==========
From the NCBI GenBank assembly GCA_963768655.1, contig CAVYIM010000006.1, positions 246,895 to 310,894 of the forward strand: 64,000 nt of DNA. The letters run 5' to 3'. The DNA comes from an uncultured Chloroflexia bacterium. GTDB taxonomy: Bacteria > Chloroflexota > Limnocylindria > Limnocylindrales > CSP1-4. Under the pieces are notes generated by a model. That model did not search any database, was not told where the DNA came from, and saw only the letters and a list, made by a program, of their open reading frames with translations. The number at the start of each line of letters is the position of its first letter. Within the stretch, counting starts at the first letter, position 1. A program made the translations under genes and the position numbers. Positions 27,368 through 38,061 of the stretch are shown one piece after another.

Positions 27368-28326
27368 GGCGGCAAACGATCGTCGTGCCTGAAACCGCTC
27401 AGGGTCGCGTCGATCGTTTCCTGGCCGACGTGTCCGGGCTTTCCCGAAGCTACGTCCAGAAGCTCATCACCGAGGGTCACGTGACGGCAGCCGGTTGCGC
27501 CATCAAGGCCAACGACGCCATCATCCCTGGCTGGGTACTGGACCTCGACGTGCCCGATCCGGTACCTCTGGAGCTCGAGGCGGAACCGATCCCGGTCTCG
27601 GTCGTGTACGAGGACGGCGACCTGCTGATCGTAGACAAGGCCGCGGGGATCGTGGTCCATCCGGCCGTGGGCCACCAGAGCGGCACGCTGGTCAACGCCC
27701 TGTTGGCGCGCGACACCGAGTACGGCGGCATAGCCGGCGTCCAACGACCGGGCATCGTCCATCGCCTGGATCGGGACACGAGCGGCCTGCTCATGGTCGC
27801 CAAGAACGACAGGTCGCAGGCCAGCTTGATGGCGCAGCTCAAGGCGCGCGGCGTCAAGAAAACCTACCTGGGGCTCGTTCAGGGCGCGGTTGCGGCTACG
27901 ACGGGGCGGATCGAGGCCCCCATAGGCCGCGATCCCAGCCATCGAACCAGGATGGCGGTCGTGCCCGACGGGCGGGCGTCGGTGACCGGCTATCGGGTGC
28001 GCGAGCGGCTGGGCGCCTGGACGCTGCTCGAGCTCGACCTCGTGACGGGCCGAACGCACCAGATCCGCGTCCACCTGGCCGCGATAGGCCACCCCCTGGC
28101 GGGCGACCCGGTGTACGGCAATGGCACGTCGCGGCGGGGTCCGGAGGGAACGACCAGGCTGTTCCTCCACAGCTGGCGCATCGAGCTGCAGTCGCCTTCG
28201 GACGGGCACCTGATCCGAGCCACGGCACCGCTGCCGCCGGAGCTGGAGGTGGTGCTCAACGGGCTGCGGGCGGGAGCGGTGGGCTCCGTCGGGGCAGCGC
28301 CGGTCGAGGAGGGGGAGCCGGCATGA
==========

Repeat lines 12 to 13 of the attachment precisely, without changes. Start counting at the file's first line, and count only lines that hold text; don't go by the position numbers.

28201 GACGGGCACCTGATCCGAGCCACGGCACCGCTGCCGCCGGAGCTGGAGGTGGTGCTCAACGGGCTGCGGGCGGGAGCGGTGGGCTCCGTCGGGGCAGCGC
28301 CGGTCGAGGAGGGGGAGCCGGCATGA